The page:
Trade magazines may be useful for topics in business or where economic data is needed. They are also good for learning what the current "hot topics" are in a profession or industry.
Popular magazines, such as Time and Newsweek, should be used sparingly, or not at all.
Review the types of journals here.
An article is only useful if the material is organized, focused, and relevant to your topic. When you read the article, do you understand it? Is it arguing a position, presenting original research, reviewing previous research, or is it an informative piece? Look for:
Check out the Anatomy of a Scholarly Article (links off site).
The importance of an article's publication date is subjective to the topic. Health sciences require current information, though seminal work (strongly influencing later developments) may be included.
A well-researched, well-written article is only useful if it addresses your research topic. It does not need to answer everyelement of your research, but you should ask yourself:
For what type of reader is the author writing for? This ties in with journal type, as popular magazines are geared to the general reader, trade magazines are for the specialist, and scholarly journals are directed at researchers, scholars, or experts in the field. The intended audience reflects the quality of information.
Ask yourself, is the article for:
WebMD is a lay website and written for general readers. Although health information in a WebMD article may contain accurate information and references to research studies, it does not provide the in-depth, data-driven information necessary for college papers and the clinical environment. It is a tool for consumers, not health providers.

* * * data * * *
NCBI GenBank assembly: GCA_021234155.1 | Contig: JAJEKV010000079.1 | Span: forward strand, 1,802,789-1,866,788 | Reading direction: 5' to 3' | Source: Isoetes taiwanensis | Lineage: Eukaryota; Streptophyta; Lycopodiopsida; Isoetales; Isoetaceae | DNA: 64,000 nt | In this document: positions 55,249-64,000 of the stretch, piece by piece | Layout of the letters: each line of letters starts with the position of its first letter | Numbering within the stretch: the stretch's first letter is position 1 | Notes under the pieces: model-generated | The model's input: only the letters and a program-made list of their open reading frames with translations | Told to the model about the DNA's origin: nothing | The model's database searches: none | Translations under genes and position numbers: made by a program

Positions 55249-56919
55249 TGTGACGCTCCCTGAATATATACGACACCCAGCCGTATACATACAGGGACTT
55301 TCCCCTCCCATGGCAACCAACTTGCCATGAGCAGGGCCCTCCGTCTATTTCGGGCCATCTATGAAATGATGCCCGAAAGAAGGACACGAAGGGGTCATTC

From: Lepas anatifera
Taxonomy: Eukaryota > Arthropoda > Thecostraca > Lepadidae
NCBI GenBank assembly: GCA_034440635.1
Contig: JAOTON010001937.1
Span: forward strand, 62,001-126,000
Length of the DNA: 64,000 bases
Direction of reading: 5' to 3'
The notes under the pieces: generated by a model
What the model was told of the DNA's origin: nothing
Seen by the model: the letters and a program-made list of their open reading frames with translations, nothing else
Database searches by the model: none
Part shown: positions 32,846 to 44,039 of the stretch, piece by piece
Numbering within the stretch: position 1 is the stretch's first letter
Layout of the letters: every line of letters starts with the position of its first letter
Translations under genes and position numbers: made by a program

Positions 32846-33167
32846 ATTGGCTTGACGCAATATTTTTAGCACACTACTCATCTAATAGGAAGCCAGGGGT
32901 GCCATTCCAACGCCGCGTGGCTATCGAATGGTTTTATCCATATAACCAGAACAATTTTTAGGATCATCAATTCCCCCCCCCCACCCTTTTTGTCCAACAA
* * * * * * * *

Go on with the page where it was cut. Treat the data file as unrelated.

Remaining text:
Compare the differences on these migraine articles:
When information is collected or verified differently between study groups, detection bias may occur. This could result in over or underestimating a treatment's effectiveness or a cause-effect between a patient characteristic and an outcome (such as obesity and a cancer risk).
This article evaluates detection bias in a research study:
Wirtz, H. S., Calip, G. S., Buist, D. S., Gralow, J. R., Barlow, W. E., Gray, S., & Boudreau, D. M. (2017). Evidence for detection bias by medication use in a cohort study of breast cancer survivors. American Journal of Epidemiology, 185(8), 661-671.